Archaeological excavations conducted by the Israel Nature and Parks Authority and the New Orleans Baptist Theological Seminary, under the auspices of the Israel Antiquities Authority, exposed a rare treasure of silver and gold objects at Tel Gezer National Park last season.
The cache was discovered in the foundations of a room built near the city wall and belongs to the Canaanite period (Middle Bronze Age II) and dating to approximately 3600 years ago.
Excavators Dr. Tsvika Tsuk, Dr. Eli Yannai, Dr. Dan Warner and Dr. Jim Parker believe that it was placed as part of a cultic function in the foundations of the structure, which consists of several rooms. The building appears to be of an administrative nature and its proximity to the city gate strengthens this hypothesis.
The cache was uncovered in a pottery jar that was upside-down and the pieces of the cache were laying in a lid (like a cover) and wrapped in linen cloth, the remains of which are a part of the finds. Dr. Naama Sukenik and Dr. Orit Shamir specialist in organic materials, working in the laboratory of the Israel Antiquities Authority, examined the remains of fabric and according to the shape of the fibers and weaving techniques detected in the raw material, it is certainly linen. Some areas are spliced (a twist) of the threads together - a method typical of linen during these periods. The fabric is preserved in a unique way thanks to the fact that it was attached to the different metal parts of the cache.
The finding of this linen demonstrates the importance of the research of fabrics as it relates to archaeological research. Up until now, there were only two other textile finds dating to the Middle Bronze Age II period in Israel. One of these finds was at Tel Megiddo, which was also a cache with fabric wrapped around metal, and therefore saved. Linen cloth wrapped around the cache is very rare and the fact that it has survived for 3,600 years in the Mediterranean climate is surprising.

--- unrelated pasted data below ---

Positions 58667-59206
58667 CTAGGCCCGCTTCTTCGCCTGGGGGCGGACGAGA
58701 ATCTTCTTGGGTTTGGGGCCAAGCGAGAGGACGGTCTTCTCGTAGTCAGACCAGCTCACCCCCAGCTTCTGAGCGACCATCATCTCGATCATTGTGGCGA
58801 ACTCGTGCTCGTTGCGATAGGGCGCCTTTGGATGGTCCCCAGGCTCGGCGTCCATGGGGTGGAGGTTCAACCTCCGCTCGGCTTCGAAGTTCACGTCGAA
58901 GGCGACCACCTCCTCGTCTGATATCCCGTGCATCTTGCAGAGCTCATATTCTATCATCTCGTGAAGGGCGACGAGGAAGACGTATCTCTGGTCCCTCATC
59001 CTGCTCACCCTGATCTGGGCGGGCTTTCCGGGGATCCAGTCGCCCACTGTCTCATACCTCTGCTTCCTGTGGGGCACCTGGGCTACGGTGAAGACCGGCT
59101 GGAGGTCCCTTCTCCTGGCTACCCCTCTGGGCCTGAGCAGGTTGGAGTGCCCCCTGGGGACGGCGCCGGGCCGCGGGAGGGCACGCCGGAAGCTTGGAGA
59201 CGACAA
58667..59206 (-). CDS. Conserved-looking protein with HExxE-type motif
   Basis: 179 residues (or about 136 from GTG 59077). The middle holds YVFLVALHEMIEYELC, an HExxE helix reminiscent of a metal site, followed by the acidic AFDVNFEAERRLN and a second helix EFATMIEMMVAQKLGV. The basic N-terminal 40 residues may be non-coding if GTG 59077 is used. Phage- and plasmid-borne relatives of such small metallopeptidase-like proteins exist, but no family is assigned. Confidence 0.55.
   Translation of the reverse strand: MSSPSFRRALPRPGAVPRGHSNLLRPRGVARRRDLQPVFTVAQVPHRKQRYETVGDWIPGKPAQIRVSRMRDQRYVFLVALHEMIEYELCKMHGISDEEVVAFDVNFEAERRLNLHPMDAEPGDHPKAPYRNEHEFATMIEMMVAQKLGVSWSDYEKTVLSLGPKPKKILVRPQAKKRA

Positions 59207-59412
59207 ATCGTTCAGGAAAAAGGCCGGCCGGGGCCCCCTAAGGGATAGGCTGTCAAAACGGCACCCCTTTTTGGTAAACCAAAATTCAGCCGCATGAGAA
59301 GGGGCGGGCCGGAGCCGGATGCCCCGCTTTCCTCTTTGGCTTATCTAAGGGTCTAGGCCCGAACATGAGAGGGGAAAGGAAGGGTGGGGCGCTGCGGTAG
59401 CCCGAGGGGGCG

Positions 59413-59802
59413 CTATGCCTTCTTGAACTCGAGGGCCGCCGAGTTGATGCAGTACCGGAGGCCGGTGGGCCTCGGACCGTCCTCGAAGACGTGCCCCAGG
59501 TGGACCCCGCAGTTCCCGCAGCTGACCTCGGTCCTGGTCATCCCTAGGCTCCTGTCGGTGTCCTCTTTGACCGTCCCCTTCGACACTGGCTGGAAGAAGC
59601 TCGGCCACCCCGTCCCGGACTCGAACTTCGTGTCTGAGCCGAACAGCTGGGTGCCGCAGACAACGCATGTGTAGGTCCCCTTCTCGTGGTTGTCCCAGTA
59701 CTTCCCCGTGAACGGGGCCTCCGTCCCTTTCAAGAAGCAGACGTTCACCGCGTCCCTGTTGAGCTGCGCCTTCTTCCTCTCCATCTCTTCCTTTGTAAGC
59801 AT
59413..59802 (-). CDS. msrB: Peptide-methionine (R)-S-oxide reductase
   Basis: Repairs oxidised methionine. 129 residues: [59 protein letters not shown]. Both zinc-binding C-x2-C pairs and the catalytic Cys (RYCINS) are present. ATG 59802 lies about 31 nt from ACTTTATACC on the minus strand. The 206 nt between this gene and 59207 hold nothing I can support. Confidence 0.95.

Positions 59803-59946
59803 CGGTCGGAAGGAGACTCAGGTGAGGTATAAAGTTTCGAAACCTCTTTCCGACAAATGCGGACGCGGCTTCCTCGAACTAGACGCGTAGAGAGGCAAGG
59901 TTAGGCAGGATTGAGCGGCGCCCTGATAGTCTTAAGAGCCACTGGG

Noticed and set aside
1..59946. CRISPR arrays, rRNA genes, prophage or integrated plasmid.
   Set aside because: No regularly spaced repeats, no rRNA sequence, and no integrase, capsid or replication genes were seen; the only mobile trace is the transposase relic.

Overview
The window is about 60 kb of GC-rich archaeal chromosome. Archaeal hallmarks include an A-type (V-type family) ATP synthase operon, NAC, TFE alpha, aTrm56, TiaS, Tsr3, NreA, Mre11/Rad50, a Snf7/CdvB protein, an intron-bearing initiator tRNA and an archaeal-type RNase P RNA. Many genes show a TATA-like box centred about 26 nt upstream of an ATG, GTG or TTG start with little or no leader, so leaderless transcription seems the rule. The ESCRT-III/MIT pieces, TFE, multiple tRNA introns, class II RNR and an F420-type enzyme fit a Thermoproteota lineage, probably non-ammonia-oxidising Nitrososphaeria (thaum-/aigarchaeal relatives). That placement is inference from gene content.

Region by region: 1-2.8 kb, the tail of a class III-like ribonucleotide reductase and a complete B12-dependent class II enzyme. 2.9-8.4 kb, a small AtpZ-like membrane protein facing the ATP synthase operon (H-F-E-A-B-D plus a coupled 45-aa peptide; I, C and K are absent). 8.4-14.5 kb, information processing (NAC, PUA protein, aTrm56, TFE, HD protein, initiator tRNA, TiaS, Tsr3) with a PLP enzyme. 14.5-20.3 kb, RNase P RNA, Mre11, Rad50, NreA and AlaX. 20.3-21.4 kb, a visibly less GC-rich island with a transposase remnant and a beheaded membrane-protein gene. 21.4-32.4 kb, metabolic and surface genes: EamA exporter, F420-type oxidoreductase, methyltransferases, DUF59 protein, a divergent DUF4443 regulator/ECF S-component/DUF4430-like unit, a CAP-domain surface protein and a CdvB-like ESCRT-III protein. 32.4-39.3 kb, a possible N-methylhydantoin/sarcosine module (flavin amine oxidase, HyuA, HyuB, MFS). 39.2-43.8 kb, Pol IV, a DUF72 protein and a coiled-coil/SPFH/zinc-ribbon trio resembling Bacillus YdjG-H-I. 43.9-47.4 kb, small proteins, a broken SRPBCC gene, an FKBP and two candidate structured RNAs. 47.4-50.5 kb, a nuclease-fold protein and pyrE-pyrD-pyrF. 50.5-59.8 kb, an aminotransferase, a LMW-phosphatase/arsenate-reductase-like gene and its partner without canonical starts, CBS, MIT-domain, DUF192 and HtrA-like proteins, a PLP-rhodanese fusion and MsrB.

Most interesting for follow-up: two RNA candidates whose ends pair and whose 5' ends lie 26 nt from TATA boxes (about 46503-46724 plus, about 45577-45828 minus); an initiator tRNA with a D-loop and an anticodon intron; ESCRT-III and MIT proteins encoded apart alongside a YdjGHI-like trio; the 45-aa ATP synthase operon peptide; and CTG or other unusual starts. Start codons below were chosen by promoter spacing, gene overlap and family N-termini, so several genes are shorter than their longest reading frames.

The treasure was cleaned and separated into five different pieces in the metal research part of the Israel Antiquities Authority laboratory by Helena Kuperschmidt. Three pieces are fragments of silver pieces such as rings and a necklace, but because of their conditions are not separated in detail. However, two parts were separated and cleaned and are the highlight of the cache.
The first part is a disc pendant cut from a silver sheet and embossed with an eight-pointed star with a diameter of 3.8 cm.; Silver pendant with a suspension tube formed of a rectangular sheet of silver rolled forward with raised edges. The distance between the ends of the crescent is 5.3 cm. Dr. Irit Ziffer believes these symbols represent the corresponding Canaanite goddess Ishtar and the god Sin of Mesopotamia. Ishtar is the goddess of fertility, love and sex, and Sin is the god of those who worship the moon.
These finds are the best preserved of those discovered in Israel to date.
The second part is an Egyptian scarab of the Hyksos period, which is covered with a gold frame.
Putting all these together, it seems to indicate that the cache was placed to establish a connection between the structure and the gods of the Canaanite, Mesopotamian, and Egyptian culture. This building complex is part of the city of the Middle Canaanite period and includes an impressive gate, wall and tower, and Canaanite water system, which is the world's largest.
The delegation plans to finish excavations at the water system this year. The Heritage Department of the Jerusalem and Heritage ministry and the Israel Nature and Parks Authority intends to develop access to allow the public to come down to the bottom of the water system and see this magnificent edifice.